August 16, 2016
We received a call for a dog over a cliff at Pt. Defiance Park in Tacoma. The dog, a 70ish lb Black Lab mix named Sheila had fallen over an abrupt drop off. Also on scene was Sheila’s owner and some of her friends.
Our first responders arrived shortly before dark, though it was light enough to see where the dog had been seen going over and get a feel for our options. The drop was visually clear for part of the way, so we could get an idea of the actual land involved. Below, we could see the glint of cans and bottles people had thrown over the edge. After the first steep drop of about 150 feet, it leveled out slightly at a line where trees still held on to the crumbly ground. After that was about 200 ft of varying but mostly steep terrain which ended at the beach.
We discussed setting up a rope system so we could lower someone down and have them look on the way or finding a beach access point, mostly likely Owen Beach or Salmon Beach so we could scramble up since we worked on the hypothesis that the dog continued down and we’d have a better chance of finding her closer to the beach. We also weighed heavily the option to come back in the daylight to cut risk to our responders as well as give us the advantage of daylight. We were also conscious of the possibility of Sheila getting trapped by the tide, which would be coming in. We decided to do what we could safely manage at that time and possibly come back the next day if needed.
As the rest of the team arrived, a police officer from the city of Ruston stopped by. He knew the area so he walked us some distance away to an unofficial set of trails that dropped down to an opportunity to cross the terrain rather than descend it. Since this was the safer option, we changed the strategy. We sent responder Aaron down and across with flashlights, headlamps, muzzles, and a harness.
Aaron found his way across while part of the team stayed at the access point and another part went to the original drop off with a flashlight so Aaron could find the right location to start a more intensive search. Aaron also checked the beach, which had fresh dog tracks that crossed each other and then disappeared. He walked the beach calling for Sheila. We sent responder Tammy down to join him. They continued to call for Sheila and the owner called as well as they checked the beach and the land above it.
At the beginning, we’d very occasionally heard barks we felt were probably Sheila’s. Once the team and the owner began calling, however, the barks stopped.
Aaron and Tammy returned to the access point and we decided to go back to the point where Sheila had fallen and rappel down her path to see if we could find anything. Aaron and veterinarian Dr. Ryan Peters would be the responders rappelling. While Aaron and Dr. Ryan got harnesses on and gear set up, others checked over the edge with flashlights. We’d see the glints of the beer cans and occasionally something else. Aaron threw the rope bag down in preparation to descend, and he felt certain he saw eyes as it landed.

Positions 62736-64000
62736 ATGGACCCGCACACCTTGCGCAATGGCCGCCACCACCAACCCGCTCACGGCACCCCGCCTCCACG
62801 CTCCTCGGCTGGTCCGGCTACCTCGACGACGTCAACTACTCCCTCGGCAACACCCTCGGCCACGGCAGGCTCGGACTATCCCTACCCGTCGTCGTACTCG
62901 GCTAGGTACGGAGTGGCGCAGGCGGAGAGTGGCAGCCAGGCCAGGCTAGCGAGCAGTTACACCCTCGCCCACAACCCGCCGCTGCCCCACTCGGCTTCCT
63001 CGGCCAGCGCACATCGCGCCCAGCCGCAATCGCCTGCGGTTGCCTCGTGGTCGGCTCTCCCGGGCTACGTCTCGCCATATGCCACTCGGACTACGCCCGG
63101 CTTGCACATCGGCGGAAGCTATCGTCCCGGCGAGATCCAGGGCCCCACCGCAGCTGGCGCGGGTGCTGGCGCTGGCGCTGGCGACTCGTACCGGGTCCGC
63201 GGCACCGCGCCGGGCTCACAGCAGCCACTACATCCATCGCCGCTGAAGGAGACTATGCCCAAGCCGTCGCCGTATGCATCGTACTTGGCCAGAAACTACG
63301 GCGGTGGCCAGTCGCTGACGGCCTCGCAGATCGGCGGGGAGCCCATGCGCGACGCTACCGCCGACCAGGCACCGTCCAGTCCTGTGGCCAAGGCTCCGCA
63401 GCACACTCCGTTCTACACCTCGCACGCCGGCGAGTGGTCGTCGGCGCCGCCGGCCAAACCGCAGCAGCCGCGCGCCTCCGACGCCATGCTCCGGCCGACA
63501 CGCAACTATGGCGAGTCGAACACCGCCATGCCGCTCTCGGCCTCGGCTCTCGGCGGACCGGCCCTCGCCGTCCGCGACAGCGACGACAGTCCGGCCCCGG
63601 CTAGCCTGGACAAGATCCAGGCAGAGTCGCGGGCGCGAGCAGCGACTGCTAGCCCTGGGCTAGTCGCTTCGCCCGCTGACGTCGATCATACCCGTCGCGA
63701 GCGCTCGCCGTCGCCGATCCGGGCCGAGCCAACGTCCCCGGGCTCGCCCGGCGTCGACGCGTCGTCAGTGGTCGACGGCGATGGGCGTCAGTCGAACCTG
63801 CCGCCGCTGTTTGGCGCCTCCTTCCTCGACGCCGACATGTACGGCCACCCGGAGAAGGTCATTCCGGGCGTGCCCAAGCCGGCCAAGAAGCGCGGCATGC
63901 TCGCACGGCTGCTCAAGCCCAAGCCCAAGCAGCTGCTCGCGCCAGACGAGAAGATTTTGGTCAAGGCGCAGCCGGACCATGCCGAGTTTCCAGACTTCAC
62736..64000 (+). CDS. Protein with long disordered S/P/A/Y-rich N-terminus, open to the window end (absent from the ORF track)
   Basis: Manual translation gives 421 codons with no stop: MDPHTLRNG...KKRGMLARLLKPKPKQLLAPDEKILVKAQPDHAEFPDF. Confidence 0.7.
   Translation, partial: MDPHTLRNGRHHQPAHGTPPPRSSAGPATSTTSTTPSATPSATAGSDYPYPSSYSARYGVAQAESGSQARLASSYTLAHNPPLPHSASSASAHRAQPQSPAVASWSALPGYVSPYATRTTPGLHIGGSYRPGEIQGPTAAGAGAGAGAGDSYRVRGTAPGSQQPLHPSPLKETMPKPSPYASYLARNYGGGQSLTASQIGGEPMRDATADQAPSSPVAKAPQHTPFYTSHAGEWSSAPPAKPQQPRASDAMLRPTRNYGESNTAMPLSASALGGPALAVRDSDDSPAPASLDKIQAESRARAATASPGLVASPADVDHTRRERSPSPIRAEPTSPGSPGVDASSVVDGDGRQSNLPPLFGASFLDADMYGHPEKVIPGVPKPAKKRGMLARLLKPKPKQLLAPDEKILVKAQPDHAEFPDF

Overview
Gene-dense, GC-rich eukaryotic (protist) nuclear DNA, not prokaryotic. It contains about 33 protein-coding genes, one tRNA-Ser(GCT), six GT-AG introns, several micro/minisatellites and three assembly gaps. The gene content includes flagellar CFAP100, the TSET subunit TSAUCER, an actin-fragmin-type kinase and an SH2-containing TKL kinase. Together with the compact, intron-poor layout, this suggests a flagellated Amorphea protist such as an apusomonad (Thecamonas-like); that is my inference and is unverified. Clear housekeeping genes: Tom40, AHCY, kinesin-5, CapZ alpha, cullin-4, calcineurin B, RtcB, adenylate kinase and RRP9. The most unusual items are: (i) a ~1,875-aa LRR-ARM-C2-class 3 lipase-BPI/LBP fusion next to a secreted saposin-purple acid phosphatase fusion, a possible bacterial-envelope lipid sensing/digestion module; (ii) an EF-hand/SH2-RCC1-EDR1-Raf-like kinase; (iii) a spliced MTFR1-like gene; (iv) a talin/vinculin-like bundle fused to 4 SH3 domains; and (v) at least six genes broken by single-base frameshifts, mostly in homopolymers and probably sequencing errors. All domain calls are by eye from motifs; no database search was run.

Aaron went over the edge and a trail of dust followed. It’s very dry right now and that part of the hillside is exposed dirt so we waited for the dust to clear and for Aaron to get to a point where we could send Dr. Ryan after him. Aaron radioed up that he had found her and she appeared to be okay.
It’s our policy to muzzle all dogs, so Aaron fitted Sheila with a muzzle while Dr. Ryan rappelled down to meet them.
Dr. Ryan did a quick exam to see what her condition was so we knew if we’d need to raise her or if the could walk her out, which is always our preference for safety reasons. She felt Sheila was okay and capable of walking but very tired. Aaron and Dr. Ryan had found her on a little outcropping just big enough for her to sit on with her legs braced in front of her. She had likely had been in that position since around 6 PM when she’d fallen and it was now about 2 AM.
We’d decided it was better to walk her out rather than build the raise system so they put the harness on Sheila, rappelled do a bit farther and found the trail about 70 feet away where Aaron and Tammy had been searching earlier.
Exhausted, she was reluctant to walk and Aaron and Dr. Ryan had to carry her by the harness much of the way. At the trail access point, a couple of team members went down to meet the team with the dog and help assist her up the last steep part, which was a short scramble.
Once up, we took the harness off so Dr. Ryan could check her again. She felt Sheila was dehydrated and exhausted but otherwise okay. We were happy to escort Sheila to her owner. Both seemed very happy to see the other.
We packed up and headed out, the last of us getting home a bit after 4 AM.
We hear Sheila is doing well.